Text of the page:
Chapter 4
Elastic Tunneling Model

It was long believed that NBTI is controlled by the creation of interface dangling bonds as it is the case in numerous variants of the reaction-diffusion and the reaction-limited models. With time, more and more authors[2370] considered trapped oxide charges as a possible cause for NBTI. One of the simplest trapping models has been proposed by Yang et al. [70]. It rests on the assumption that the capture and emission time constants follow certain distributions. Even tough these distributions have been introduced in an ‘ad hoc’ manner and do not rely on any physical profound explanation, the basic concept is still present in each charge trapping model. Therefore, this phenomenological model will be briefly discussed in this chapter.

Tewksbury[23] explained charge trapping as an elastic tunneling process of substrate charge carriers into and out of oxide defects and ascribed the distribution of time constant to a wide range of trap depths. For an evaluation against experiments, his model has been implemented in a device simulator and tested whether it is consistent with the list of experimental findings presented in Section 1.4. In these investigations, a special focus has been put on the temperature dependence of charge trapping, which requires the consideration of quantization effects in the inversion layer. Since the oxide thickness has been reduced to a few nanometers, the model has also been extended to consider charge trapping from and to the gate contact.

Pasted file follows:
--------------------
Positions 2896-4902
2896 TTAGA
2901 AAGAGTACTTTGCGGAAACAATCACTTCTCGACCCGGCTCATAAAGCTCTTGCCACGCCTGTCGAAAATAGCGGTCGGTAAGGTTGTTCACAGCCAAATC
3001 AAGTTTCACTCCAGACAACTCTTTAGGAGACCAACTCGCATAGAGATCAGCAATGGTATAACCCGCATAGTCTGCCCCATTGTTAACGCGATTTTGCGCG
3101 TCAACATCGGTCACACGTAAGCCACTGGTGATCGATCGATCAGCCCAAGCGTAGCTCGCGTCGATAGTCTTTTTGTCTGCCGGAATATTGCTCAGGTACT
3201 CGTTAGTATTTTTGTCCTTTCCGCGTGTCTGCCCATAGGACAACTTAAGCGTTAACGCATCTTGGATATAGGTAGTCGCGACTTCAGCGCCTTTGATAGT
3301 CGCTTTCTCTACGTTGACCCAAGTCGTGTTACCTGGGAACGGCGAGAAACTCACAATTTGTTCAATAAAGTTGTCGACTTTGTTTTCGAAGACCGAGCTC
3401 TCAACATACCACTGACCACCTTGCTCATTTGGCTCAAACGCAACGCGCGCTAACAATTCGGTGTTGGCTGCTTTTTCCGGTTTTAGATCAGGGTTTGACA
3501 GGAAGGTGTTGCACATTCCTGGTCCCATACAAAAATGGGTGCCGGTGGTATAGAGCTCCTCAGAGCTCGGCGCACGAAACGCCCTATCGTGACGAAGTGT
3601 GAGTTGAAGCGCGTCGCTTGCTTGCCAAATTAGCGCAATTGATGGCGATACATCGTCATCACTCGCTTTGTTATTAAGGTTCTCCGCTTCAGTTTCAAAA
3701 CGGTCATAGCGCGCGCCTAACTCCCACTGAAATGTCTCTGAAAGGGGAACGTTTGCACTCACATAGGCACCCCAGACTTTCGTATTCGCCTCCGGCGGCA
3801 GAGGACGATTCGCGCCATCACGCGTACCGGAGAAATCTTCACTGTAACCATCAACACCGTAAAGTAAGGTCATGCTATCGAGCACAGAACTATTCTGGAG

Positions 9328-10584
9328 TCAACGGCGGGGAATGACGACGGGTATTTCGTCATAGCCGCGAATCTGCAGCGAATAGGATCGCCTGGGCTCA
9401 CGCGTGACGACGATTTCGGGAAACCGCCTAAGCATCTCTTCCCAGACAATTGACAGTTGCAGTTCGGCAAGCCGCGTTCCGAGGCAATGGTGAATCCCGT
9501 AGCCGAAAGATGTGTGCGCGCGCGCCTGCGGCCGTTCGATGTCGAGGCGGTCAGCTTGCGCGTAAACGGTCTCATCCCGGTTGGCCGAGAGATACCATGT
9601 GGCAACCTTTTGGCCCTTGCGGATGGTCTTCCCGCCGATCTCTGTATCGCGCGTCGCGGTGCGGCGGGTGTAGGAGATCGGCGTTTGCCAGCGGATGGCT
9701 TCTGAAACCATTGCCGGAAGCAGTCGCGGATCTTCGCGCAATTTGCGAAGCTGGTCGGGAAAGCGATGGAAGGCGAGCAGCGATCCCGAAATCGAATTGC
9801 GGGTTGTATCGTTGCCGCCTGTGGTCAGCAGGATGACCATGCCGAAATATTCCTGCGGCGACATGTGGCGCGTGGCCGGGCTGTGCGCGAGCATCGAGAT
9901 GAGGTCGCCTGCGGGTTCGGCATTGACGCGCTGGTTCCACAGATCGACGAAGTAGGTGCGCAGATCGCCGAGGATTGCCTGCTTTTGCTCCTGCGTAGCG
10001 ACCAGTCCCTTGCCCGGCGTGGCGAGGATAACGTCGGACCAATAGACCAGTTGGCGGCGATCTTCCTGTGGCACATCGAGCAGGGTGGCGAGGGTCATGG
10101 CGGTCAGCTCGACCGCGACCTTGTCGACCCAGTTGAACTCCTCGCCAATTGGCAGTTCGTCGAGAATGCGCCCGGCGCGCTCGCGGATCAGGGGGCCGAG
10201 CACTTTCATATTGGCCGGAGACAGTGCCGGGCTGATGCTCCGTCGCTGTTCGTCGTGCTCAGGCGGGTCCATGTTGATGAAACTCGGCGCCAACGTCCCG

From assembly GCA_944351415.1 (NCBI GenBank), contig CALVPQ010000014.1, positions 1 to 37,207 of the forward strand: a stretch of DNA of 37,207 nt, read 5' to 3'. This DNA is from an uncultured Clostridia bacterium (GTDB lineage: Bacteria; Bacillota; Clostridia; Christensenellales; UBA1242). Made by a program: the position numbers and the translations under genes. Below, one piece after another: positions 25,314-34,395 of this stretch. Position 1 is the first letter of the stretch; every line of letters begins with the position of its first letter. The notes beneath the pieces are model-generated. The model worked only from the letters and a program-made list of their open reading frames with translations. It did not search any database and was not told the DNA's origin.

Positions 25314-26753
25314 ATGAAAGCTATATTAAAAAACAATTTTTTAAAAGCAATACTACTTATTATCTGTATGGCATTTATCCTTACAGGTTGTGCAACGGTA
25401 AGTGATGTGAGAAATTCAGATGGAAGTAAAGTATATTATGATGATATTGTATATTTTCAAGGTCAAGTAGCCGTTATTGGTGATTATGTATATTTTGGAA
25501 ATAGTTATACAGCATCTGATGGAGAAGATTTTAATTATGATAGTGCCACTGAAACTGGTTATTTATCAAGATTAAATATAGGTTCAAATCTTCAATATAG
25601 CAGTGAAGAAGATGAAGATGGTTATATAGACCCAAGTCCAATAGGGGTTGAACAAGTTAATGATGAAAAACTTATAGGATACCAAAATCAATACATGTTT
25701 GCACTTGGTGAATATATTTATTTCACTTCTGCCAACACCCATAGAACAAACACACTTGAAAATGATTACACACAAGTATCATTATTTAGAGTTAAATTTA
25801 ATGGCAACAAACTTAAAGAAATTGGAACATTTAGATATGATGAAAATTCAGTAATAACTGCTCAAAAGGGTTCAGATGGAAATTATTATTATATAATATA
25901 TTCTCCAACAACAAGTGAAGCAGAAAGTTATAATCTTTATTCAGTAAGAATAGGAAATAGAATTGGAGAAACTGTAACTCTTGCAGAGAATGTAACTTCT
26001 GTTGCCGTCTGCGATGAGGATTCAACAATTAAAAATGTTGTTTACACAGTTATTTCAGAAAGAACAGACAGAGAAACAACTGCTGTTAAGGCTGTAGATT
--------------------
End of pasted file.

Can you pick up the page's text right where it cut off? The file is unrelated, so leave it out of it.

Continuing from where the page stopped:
4.1 A Phenomenological Trapping Model
 4.2 Elastic Tunneling
  4.2.1 The Behavior of A Single Trap
  4.2.2 Spatially and Energetically Distributed Traps
  4.2.3 Time Behavior during Stress
  4.2.4 Time Range of Trapping
  4.2.5 Oxide Field Dependence
  4.2.6 Time Behavior during Relaxation
  4.2.7 Investigation of the Temperature Dependence using a Quantum Refinement
  4.2.8 Charge Injection from the Gate
  4.2.9 Width of the Trap Band
 4.3 Conclusion